Despite the upheaval in the banking industry and the effects of increasing borrowing prices, job growth in the US remained strong last month.
253,000 new positions were added by employers, which was more than many analysts had predicted.
The unemployment rate decreased to 3.4%, hitting a low not seen in many years.
The improvements served as a reminder of the US labor market’s tenacity, which has endured despite vigorous attempts by the US central bank to slow the economy.
In a little more than a year, the Federal Reserve abruptly increased its benchmark interest rate from close to zero to between 5% and 5.25% in an effort to slow last year’s price increase, which was the fastest in decades.
These rises have made it more expensive to borrow money to grow a business or take on other debt, as well as to purchase a home or automobile. Theoretically, this should lessen demand, slow down the economy, and ease the pressures driving up prices.
Although job growth has slowed since last year, it is still higher than analysts believe is necessary to keep up with population growth.
The Labor Department stated in its report on Friday that hiring in February and March had been less than anticipated.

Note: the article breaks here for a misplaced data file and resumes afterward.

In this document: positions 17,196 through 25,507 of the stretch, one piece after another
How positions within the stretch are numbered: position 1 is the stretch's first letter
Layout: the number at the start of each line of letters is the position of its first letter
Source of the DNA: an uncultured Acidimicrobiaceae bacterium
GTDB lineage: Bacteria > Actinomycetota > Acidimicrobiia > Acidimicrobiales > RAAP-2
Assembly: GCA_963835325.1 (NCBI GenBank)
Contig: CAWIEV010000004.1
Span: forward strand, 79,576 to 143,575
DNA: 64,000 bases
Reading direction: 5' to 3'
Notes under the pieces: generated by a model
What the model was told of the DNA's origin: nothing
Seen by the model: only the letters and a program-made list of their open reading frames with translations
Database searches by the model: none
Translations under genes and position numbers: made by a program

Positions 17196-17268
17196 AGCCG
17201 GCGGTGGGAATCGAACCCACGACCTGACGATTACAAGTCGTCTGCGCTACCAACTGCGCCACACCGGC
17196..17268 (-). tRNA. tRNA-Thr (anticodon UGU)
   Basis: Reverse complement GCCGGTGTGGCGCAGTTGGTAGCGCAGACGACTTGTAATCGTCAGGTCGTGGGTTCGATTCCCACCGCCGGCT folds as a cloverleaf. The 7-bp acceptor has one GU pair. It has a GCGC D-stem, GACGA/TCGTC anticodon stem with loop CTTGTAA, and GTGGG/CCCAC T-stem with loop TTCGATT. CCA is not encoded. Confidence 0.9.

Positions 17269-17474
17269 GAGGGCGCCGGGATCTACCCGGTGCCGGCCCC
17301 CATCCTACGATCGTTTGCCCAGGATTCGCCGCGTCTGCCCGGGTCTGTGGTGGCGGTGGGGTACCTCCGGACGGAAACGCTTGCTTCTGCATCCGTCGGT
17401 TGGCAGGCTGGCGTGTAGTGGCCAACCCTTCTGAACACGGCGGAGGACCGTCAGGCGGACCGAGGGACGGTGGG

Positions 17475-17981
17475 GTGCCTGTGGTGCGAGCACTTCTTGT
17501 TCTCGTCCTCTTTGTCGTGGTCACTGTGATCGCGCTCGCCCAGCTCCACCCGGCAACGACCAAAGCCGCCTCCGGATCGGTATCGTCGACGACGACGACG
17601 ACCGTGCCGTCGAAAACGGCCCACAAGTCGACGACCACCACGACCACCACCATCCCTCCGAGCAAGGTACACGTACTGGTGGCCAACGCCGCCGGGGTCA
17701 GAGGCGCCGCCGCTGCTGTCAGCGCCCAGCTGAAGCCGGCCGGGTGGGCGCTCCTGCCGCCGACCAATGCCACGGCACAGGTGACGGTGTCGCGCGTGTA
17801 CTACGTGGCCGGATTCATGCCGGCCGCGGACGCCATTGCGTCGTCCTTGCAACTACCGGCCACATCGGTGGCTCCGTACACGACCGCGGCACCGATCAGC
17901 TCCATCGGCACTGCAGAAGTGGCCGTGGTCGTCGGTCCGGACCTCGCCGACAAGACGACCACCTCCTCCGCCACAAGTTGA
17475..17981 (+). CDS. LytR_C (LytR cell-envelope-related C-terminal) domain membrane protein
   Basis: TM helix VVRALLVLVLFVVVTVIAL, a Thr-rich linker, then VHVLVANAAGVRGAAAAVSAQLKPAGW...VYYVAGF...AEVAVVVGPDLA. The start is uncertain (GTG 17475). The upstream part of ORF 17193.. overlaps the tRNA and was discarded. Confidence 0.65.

However, job growth resumed last month, and salary growth from a year ago was 4.4%.
“Today’s report clearly suggests weakening labour markets – most obviously in the downward revisions of prior months data – but from a very strong starting point,” said Ronald Temple, chief market strategist at Lazard.
Numerous academics predict that the US economy will enter a recession later this year due to significant slowdowns in important industries including housing.
There have been a lot of job cuts announced recently by major corporations, like Facebook owner Meta, Amazon, Disney, banks, and other businesses.
The banking industry has been rocked by the worst run of failures since the 2008 financial crisis, and the rate increases have also contributed to this unrest.
However, Jerome Powell, the chairman of the US central bank, expressed optimism this week that this time would be “different” and the US may escape a slump that would put millions of people out of work due to the continued strength of the labor market.
“That would be against history,” he acknowledged. “I fully appreciate that
Brian Zovko, a software engineer, lost his job in the auto business in February.
He claimed that his company had been reporting significant profits, therefore he was startled. But more lately, managers had brought up the possibility of cost reductions, stating that they were worried about the effects of increasing borrowing prices and an economic slowdown.
The Texas resident, who is 27 years old, claims he has been depending on funds and making an effort to spend sparingly. Although he felt the job market had cooled over the past few months, he said he was still certain he would soon land a new position.
“I’m mildly optimistic that I should be able to get back on track,” he said. However, he added, “it seems like there’s a decent risk the economy gets worse”.